The first cuirassiers of the late 1500s were the direct descendants of the medieval men at arms and were not that different in appearance either, though their armour was considerably less heavy than their predescesors. As, heavy cavalry the charge was as always the key strategy but as infantry weapons modernised it was soon realised that the heavy armour served little purpose and was restrictive when using the new weapon of choice, the pistol!
In the 17th century conflicts such as the English Civil War and Thirty Years War cavalry armed themselves with multiple pairs of pistols (a weapon specifically developed for use by cavalry) as well as the traditional sabres, this meant that the horsemen didn't have to bother reloading their weapons, which is difficult enough to do from a horse even without armour. The addition of pistols meant that cavalry could carry more force on the charge and though they attempted a variety of obscure firing tactics, the cuirassiers were still very much a blunt tool to batter the enemy with.
The Cuirassiers of the 1700s were even further simplified, generally they wore only the cuirass of their name sake and an iron skullcap hidden beneath an elegant tricorne. With the advent of flintlock musketry the cuirass started to decline in use and some armies, including Britain removed the cuirass from service. The cuirassiers as a group had begun to change, no longer were they the sons of nobility instead they were required to be the tallest and strongest me in the cavalry regardless of social status. Though shock cavalry charges often won the day, the allied infantry attack against the famous French cavalry at Minden and the square formation revealed that with modern tactics and careful strategy even the feared cuirassiers could be beaten back. Though many nations still used the cuirassiers into the 19th century, the first signs of weakness were showing for the revered cuirassiers and indeed most cavalry, it would not be long till they were rendered obsolete.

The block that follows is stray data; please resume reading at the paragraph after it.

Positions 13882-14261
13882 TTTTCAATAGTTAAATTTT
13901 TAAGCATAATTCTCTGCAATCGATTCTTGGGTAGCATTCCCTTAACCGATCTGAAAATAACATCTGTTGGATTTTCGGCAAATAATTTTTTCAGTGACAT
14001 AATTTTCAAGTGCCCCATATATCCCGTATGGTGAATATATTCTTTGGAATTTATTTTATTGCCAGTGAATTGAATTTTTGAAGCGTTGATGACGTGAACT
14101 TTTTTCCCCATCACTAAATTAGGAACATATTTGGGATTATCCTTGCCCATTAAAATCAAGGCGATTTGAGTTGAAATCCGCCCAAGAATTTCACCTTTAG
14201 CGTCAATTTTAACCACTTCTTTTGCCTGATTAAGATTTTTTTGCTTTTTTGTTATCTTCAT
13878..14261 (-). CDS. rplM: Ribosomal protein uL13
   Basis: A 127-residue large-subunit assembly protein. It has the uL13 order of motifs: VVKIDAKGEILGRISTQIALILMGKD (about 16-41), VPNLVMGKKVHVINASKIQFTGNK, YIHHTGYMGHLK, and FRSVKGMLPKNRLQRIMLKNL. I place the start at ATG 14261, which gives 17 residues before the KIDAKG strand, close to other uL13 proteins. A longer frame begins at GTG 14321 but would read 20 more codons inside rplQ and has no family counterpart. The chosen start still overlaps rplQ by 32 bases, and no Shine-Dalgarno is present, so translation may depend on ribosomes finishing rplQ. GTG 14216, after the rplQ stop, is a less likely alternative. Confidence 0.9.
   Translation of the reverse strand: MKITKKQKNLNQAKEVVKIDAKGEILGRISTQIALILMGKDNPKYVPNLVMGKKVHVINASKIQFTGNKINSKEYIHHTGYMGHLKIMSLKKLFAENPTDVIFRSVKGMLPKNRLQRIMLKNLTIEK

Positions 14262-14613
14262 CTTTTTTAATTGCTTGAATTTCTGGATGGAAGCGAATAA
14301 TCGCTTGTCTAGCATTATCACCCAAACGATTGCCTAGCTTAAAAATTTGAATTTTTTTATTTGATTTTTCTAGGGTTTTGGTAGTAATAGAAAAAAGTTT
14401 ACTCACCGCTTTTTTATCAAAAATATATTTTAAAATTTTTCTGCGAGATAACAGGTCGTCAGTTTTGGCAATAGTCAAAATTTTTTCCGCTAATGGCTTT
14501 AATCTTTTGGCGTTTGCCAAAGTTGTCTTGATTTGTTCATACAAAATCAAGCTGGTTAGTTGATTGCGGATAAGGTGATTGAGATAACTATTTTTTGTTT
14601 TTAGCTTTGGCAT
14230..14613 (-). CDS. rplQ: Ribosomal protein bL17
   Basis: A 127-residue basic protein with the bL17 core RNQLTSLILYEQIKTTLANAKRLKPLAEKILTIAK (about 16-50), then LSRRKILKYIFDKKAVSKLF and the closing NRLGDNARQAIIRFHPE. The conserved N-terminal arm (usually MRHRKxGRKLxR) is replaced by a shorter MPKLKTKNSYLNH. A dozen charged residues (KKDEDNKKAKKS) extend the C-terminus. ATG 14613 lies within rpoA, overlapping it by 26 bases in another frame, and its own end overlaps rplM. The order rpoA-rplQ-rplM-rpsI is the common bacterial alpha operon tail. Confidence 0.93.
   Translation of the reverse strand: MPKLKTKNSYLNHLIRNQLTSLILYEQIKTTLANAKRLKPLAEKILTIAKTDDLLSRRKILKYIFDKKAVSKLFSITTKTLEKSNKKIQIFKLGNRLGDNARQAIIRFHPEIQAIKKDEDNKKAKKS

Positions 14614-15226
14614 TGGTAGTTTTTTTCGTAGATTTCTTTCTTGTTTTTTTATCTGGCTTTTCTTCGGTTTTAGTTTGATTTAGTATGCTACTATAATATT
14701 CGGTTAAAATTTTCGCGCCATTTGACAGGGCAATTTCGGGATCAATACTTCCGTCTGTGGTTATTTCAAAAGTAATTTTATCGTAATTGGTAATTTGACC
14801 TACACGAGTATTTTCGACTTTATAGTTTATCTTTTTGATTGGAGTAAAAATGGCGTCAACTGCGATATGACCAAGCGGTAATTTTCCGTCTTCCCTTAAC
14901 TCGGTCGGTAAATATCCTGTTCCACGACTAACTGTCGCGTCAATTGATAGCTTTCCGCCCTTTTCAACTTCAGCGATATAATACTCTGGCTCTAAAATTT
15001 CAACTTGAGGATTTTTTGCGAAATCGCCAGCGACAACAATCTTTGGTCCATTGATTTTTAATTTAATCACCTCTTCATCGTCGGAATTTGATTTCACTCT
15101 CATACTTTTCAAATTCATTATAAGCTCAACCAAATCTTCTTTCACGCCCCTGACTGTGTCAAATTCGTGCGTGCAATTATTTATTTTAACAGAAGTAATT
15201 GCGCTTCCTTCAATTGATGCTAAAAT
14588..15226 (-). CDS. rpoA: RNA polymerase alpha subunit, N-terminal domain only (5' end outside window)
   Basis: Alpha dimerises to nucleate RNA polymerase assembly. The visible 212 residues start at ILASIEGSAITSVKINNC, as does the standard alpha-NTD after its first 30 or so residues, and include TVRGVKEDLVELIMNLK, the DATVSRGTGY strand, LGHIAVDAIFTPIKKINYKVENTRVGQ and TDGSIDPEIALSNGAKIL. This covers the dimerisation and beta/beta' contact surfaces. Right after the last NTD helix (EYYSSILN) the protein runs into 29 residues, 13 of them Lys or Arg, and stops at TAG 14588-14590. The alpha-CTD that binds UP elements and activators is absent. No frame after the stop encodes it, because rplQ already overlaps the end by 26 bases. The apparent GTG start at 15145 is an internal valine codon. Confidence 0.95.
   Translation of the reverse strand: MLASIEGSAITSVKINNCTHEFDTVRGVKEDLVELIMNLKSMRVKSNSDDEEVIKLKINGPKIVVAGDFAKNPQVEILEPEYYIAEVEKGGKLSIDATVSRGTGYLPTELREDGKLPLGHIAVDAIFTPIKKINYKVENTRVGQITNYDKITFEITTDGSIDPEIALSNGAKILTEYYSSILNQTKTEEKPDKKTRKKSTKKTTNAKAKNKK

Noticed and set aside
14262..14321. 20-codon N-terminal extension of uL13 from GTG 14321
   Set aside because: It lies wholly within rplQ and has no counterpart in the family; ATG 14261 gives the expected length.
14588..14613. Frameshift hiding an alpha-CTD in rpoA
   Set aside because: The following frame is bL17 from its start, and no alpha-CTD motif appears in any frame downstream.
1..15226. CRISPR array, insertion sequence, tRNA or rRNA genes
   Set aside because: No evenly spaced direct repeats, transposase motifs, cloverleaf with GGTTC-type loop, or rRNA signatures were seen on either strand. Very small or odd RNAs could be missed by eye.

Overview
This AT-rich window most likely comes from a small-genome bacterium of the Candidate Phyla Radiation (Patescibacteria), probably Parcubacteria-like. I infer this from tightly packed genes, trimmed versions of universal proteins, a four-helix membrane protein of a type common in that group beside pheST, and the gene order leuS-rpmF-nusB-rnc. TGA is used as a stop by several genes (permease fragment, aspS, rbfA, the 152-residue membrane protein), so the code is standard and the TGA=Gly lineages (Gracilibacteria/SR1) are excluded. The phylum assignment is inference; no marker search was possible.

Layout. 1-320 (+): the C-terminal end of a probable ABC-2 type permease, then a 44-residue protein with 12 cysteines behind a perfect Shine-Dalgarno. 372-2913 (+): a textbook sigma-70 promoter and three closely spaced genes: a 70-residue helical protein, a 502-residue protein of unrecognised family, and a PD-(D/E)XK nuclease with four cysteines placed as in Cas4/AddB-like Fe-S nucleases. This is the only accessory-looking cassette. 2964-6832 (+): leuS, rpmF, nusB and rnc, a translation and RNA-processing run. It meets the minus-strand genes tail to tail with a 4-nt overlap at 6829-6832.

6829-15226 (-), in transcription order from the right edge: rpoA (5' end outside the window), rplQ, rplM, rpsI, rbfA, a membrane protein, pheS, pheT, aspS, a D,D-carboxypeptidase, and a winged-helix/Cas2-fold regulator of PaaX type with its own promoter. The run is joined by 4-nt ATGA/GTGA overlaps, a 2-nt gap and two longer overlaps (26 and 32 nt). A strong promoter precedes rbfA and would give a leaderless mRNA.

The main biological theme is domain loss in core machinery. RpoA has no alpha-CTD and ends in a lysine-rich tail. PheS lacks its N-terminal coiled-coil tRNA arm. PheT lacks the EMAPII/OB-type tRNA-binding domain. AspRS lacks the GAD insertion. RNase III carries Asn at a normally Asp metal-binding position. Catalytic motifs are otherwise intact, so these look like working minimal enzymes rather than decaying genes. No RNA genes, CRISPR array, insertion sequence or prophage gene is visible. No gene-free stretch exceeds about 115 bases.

Though the majority of armies fielded them in name in the early 1800s, due to financial difficulties many armies tried to do cuirassiers on the cheap, the Prussian Cuirassiers wore no cuirass and the Austrians only wore the front half, which was a disaster when they inevitably retreated. Cuirassiers from all nations still fought effectively and it was an awe inspiring sight to see the French and allied and the Russian cuirassiers clashing at Borodino. Cuirassiers or equivalent life guards were still a feature of most European armies throughout the rest of the 19th century and even the once forward thinking British still practiced square formations till the turn of the century.
The last blast of the trumpet for the cuirassiers like most cavalry came in the first world war, despite their brown cloth covering to hide the shine of their breastplates the French cuirassiers were extremely ineffective and suffered huge losses, cavalry had been beaten back for a final time, not with square formations and flintlock musketry but with barbed wire and machine gun fire.
Some countries still have cuirassiers for ceremonial purposes but its not exactly the real deal.
Thanks for reading, this was originally posted on my blog http://carausiuscreative.blogspot.co.uk/